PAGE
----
The game also has twenty optional collectibles in the form of memories. They’re hidden well enough but they’re marked in red as well, so if you comb each level entirely you should be able to find most of them with relative ease even on a first playthrough. While they aren’t needed to reach the game’s ending, they offer additional flavour text based on the protagonist’s life experiences and can be viewed anytime in the main menu under the “Memory Palace” option. Given how story-heavy the experience is in reliving key moments of the victim’s life, more context about certain things was much appreciated. The entire game can be finished in a single two-hour sitting, so this adds a little extra incentive to be thorough.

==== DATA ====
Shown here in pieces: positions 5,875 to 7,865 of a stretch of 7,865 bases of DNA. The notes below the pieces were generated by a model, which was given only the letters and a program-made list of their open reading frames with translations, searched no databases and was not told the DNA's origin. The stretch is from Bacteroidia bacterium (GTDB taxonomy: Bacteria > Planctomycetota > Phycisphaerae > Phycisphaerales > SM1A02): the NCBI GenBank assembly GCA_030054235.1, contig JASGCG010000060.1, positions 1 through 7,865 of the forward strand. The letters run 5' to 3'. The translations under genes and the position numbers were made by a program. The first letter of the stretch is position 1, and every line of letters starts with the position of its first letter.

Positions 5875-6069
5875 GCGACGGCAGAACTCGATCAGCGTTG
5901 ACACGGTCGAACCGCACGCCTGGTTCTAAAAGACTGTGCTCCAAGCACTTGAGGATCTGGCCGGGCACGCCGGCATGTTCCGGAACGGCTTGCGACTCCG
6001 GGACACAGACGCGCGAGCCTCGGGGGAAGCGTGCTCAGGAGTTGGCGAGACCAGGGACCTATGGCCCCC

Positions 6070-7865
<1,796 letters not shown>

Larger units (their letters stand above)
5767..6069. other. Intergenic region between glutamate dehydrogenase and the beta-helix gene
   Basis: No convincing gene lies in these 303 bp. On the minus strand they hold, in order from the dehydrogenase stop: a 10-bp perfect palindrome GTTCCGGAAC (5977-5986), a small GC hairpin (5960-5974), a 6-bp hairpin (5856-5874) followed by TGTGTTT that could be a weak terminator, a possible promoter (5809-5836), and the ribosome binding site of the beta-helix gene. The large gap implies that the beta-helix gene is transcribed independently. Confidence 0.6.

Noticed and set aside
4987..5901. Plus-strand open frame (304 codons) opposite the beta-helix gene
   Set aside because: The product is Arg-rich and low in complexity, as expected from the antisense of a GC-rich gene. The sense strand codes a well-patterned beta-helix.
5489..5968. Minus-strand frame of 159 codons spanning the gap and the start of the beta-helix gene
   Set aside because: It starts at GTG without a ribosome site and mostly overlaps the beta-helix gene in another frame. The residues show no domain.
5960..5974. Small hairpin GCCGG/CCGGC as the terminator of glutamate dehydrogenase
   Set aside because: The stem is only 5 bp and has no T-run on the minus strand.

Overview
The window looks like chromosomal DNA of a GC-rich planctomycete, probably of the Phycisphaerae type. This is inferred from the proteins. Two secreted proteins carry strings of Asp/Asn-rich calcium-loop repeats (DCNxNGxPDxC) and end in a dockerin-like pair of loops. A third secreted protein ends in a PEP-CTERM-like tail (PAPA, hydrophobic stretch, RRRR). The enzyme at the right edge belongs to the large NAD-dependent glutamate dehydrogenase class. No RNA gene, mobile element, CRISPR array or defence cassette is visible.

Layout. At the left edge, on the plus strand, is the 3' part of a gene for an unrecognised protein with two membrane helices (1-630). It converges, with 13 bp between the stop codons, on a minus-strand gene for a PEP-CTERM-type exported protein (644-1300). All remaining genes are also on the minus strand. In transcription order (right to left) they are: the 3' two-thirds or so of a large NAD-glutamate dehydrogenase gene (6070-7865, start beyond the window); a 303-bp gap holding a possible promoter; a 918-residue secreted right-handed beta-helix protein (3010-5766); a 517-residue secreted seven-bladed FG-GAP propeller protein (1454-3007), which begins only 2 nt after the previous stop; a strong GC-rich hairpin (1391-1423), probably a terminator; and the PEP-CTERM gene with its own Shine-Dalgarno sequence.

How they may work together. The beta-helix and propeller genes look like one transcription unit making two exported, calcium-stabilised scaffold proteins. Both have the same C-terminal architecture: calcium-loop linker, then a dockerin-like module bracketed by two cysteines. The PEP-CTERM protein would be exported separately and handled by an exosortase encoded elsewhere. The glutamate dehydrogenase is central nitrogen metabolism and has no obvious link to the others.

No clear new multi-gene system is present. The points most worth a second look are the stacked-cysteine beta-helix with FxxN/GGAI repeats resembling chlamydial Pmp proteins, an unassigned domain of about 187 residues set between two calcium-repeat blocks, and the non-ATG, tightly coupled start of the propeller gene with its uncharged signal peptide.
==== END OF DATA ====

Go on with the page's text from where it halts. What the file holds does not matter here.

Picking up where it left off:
Overall, Repressed is a short yet satisfying adventure filled with intriguing shadow-based gameplay, stark but appealing black-and-white visuals, and a surprisingly deep and emotional story about dealing with traumatic life experiences. Anyone who enjoys environmental puzzlers will likely appreciate what’s here, and the biggest disappointment may simply be that there isn’t more of it to enjoy.